IIS 5 access times
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  1. #1
    AO übergeek phishphreek's Avatar
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    IIS 5 access times

    I've been searching for a solution and I can't find one. I know with IIS that you can create access rules based on ip addresses, ip ranges, and domains.

    What I want to do is set permission based on time of day.

    Scenario:

    I have a certain Windows Server Update Services server that I use to deploy updates to a couple of remote offices. Those line speeds are HORRIBLE becasue that is the only service available in the area. It is good enough for business traffic, but when the workstations start downloading updates, the network chokes.

    I have scheduled those workstations to install updates at night during off peak hours. However, the workstations still download the updates regarless of scheduled install time. I've been having to go in and deny access to the address range and then allow it later in the evening.

    I'd like to do the following:

    1. Deny access to the update server from certain ip ranges during certain hours.

    OR

    2. Create a script of some sort to modify the IIS access rules to allow/deny traffic. Then schedule that script to allow/deny access at different times.

    Can this be done? If so, how?

    I've also thought about running the Windows Update Service as a specific user and denying access to that user during certain hours. I have not tested that and not sure if it'd work. I could then schedule the service to start and stop at certain hours.

    I'd prefer to do this on the server side if possible.

    Any insight or ideas are welcome.

    Thanks in advance.
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  2. #2
    Senior Member Aardpsymon's Avatar
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    I don't know any way of doing that on a web server, but I do recall that some firewall software/cache software will do that sort of thing. Our squid cache will certainly do that, needs some setting up though.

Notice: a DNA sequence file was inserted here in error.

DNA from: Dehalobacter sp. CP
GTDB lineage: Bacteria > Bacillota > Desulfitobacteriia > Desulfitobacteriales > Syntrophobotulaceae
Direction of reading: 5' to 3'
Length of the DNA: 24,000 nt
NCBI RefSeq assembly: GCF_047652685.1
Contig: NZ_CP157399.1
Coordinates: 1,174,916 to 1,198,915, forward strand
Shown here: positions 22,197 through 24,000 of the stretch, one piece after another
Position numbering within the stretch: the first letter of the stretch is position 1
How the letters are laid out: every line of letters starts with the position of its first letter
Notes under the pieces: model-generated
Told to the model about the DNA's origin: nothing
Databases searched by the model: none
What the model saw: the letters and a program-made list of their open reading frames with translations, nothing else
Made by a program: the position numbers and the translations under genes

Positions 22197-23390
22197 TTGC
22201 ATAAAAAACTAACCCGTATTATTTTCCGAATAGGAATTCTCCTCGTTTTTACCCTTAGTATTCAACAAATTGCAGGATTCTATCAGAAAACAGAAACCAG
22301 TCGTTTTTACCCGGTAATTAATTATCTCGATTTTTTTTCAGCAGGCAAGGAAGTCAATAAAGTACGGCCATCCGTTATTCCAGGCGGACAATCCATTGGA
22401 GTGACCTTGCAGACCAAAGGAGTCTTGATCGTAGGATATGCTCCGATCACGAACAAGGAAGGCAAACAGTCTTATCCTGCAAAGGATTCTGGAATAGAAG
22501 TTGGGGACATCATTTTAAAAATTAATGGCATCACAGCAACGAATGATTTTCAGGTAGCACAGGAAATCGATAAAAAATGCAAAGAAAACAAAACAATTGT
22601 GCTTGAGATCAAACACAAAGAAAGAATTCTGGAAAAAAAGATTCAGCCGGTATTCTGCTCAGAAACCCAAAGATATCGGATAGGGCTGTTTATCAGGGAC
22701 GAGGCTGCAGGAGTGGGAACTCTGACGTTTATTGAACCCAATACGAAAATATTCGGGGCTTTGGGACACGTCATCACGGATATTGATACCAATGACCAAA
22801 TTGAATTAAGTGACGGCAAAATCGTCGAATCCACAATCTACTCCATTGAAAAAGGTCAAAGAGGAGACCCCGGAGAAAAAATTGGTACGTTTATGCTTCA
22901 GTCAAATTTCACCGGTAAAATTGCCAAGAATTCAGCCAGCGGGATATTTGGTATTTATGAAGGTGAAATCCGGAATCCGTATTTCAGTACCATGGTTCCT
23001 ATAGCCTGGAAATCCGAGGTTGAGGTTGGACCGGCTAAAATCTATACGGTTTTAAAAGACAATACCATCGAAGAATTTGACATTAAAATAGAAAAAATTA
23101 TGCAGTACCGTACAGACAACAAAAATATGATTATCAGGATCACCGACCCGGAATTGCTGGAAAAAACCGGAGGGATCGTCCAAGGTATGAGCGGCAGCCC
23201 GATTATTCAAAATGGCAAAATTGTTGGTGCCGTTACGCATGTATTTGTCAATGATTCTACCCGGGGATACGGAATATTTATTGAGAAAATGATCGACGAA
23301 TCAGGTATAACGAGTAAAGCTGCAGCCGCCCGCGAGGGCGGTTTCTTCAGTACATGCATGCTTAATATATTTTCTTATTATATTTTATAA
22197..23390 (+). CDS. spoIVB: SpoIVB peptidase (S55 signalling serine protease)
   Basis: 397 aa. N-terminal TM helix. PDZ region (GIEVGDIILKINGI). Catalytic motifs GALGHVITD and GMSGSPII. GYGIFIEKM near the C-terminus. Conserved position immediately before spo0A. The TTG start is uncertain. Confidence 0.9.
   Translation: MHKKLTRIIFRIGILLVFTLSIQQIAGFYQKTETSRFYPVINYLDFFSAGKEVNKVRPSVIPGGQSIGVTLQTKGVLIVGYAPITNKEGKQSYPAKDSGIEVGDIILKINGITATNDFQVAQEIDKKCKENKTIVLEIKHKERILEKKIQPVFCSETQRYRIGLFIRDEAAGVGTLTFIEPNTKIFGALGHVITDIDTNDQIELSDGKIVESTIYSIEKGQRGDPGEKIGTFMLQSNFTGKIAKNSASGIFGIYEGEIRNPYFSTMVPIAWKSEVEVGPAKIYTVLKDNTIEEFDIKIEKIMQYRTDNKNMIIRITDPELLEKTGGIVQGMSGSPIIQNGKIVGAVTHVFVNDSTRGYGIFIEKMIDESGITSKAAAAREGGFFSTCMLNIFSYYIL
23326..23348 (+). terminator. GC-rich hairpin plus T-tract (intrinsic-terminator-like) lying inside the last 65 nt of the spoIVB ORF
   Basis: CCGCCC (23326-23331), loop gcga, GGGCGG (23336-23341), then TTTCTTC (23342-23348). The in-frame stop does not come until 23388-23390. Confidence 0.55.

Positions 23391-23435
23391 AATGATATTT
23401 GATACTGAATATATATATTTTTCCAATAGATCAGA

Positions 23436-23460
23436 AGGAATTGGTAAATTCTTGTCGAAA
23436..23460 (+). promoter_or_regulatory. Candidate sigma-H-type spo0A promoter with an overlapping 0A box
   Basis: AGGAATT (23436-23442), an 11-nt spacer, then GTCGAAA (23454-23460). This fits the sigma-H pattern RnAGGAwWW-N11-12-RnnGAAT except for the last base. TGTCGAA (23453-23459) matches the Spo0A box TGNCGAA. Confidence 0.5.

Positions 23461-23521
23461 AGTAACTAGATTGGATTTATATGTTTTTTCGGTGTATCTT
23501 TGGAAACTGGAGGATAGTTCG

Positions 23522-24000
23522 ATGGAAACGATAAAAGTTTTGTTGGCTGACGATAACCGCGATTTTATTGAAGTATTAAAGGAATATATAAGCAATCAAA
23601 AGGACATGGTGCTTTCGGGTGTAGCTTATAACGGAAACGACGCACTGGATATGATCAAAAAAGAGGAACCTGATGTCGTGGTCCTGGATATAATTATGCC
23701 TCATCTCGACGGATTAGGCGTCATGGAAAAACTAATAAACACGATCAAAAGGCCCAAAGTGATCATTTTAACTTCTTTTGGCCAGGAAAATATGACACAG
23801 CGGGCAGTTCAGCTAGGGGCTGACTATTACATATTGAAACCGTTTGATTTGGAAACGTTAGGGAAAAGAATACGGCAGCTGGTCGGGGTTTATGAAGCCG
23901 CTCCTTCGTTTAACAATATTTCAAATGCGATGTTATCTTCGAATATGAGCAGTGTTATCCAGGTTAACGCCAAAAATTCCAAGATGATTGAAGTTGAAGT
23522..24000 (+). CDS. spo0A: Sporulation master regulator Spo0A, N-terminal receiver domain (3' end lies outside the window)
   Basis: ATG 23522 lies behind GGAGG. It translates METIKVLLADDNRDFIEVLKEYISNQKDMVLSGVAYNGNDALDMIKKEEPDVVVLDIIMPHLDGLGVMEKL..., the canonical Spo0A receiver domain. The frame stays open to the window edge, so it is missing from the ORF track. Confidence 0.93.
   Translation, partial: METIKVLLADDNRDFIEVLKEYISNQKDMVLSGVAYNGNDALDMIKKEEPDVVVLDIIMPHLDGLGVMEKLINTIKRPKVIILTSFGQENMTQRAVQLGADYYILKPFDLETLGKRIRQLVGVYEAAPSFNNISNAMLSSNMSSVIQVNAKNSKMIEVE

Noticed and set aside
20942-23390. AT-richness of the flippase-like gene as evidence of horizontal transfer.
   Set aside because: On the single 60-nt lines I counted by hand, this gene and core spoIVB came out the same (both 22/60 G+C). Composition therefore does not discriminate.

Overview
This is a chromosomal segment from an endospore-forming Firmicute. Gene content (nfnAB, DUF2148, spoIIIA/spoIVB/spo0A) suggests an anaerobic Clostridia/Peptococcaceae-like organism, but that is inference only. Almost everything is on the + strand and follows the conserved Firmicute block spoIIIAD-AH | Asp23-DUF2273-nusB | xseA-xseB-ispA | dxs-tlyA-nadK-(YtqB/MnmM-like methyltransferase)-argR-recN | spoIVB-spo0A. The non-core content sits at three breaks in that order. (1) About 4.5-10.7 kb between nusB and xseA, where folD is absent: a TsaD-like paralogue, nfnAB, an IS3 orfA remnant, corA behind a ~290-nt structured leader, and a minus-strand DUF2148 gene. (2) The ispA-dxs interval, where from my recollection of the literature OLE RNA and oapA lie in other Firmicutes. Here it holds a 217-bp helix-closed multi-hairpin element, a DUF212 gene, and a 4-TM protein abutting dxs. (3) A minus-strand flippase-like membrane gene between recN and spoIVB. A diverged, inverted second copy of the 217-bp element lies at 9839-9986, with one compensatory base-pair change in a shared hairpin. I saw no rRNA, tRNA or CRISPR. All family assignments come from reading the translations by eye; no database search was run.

If the world doesn't stop annoying me I will name my kids ";DROP DATABASE;" and get revenge.

  3. #3
    AO übergeek phishphreek's Avatar
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    I was considering setting up a spare cisco router that I had laying around and using the Time-Based ACLs on that. Unfortunately, the only spare cisco router that I have at the time is a personal one. If worse comes to worse, I'll donate it for a couple of months until they get their scheduled line upgrades. (I can't wait!)

    That brings me to another thought... I have that specific WSUS server running in VMWare. I might be able to create another VMware session of a linux server (ipcop maybe?) and use the iptables time rules... It's more work than I had originally wanted... but not too bad.

    http://www.cyberciti.biz/tips/iptabl...me-of-day.html
    http://www.cisco.com/en/US/products/...basedtimerange

    Ahha! Maybe use IPCop with the "BlockOutTraffic" or BOT add on...
    http://www.ipcop.org
    http://blockouttraffic.de/

    If m$ were not so restrictive on their licensing... I'd just copy the WSUS to another VMware session and give it a different server name, point the clients to that just run that during the hours I want... but I won't be able to get authorization to spend the $ on another m$ sever license at this time.

    I was hoping for a "quick fix".... I wasn't really looking for "work" on Friday...
    Last edited by phishphreek; March 16th, 2007 at 02:31 PM.
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  4. #4
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    I know it doesn't really answer the initial question but that is one of the main reasons that I really don't like WUS/SUS... SMS is by far a better package for managing distribution of updates to workstations in various geographical regions and at different times. You can control when the advertisements go to the PCs to start downloading the patches, and you can schedule when the patches will actually kick off and start to install.

    Free does not always mean good. Even though the GNU people will argue that with you.

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